Itawamba prom off, then on again

By Chris Kieffer/NEMS Daily Journal and Alisha Wilson/The Itawamba County Times

First, Itawamba Agricultural High School’s parent-sponsored prom was canceled. Then it was rescheduled with a different leadership and a new location.
By the end of a hectic day Tuesday, the school was scheduled to have a parent-sponsored junior-senior prom Friday at the Fulton Country Club.
Itawamba School Board attorney Michele Floyd also said same-sex dates would be allowed at the event.
The original parent-sponsored prom was canceled Monday night after a group of about 80 parents met to discuss the event, which had been scheduled to be held at the Tupelo Furniture Market. Multiple parents confirmed the prom had been canceled but would not say why.
But they did confirm the original parent-sponsored prom would have followed the same set of rules as those previously set by the school, which included a ban on same-sex dates.
After news of the private prom’s cancellation surfaced, Floyd sent out an e-mail Tuesday afternoon that the prom would be held at the Fulton Country Club, and country club manager Stanley Ramey confirmed it.
Floyd said the event at the country club would be sponsored by parents, but she would not identify those parents. Three parents involved with the original parent-sponsored prom said they knew nothing on Tuesday afternoon about a prom being scheduled at the country club.
The IAHS prom has been wrapped in controversy since the Itawamba County School Board released a statement earlier this month that it would no longer host the event. That statement came after the district received a letter from the American Civil Liberties Union demanding it allow senior Constance McMillen to attend with her girlfriend and to wear a tuxedo to the dance.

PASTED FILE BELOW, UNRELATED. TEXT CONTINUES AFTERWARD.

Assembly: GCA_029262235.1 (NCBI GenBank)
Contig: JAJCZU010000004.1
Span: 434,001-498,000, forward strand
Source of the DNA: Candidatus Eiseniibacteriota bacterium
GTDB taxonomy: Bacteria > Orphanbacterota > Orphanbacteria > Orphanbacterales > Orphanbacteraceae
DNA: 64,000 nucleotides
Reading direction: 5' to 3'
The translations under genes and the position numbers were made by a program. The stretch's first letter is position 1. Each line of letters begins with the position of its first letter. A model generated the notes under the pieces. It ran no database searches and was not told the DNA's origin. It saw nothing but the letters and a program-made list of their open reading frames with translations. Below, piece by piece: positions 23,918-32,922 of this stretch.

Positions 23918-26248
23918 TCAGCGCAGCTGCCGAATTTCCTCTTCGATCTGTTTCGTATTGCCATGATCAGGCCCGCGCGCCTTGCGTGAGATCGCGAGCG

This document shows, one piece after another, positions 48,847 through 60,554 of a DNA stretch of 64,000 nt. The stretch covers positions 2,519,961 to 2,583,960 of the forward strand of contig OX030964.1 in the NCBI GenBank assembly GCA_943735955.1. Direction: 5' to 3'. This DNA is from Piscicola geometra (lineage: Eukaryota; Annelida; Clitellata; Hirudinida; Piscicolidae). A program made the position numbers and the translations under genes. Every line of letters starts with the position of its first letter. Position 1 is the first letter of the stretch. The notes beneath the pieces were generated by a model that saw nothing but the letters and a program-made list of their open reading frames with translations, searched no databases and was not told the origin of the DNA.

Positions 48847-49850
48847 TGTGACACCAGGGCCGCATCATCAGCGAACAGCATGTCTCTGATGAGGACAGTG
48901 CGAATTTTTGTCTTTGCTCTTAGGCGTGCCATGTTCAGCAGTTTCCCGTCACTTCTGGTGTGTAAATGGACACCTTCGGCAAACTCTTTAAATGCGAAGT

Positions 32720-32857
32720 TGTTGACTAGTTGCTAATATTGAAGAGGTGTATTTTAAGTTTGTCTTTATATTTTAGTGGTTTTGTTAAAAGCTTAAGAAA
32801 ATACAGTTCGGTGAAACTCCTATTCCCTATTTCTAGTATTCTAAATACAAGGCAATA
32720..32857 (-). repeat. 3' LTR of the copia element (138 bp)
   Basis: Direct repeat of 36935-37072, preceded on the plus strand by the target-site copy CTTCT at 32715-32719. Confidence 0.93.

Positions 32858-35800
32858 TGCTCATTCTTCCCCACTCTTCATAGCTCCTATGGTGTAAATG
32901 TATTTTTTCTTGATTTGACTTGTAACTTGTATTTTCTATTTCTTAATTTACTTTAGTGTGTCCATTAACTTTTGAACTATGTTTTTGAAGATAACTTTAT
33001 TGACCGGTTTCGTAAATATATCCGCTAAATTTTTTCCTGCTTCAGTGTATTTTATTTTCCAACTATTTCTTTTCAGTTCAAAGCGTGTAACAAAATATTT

Parents stepped in and agreed to sponsor the event.
The ACLU filed a preliminary injunction to force the district to sponsor the prom. Senior U.S. District Judge Glen H. Davidson ruled March 23 the district did not have to sponsor the prom but that it did violate McMillen’s First Amendment rights.
Davidson said that because there was the option of a parent-sponsored prom “open to all IAHS students,” it would not serve the public interest to force the school district to hold the prom.
Christine P. Sun, one of the ACLU lawyers who represented McMillen at the injunction hearing, said when McMillen tried to buy a ticket on Monday to the parent-sponsored prom, she was told the deadline to buy tickets had passed on Saturday. But a parent told McMillen to leave her phone number and the parent would get a ticket for her, Sun said.
In a statement released by ACLU lawyer Kristy Bennett on Tuesday night, McMillen said she is hopeful she will be welcomed at the parent-sponsored prom.
“I hope it’s true that the new private prom really is welcoming to everyone,” McMillen said in the statement. “I never wanted my classmates to not have a prom – all I wanted was the chance to take the person I care about to prom and enjoy the night like everyone else.”
Contact Chris Kieffer at (662) 678-1590 or Contact Alisha Wilson at

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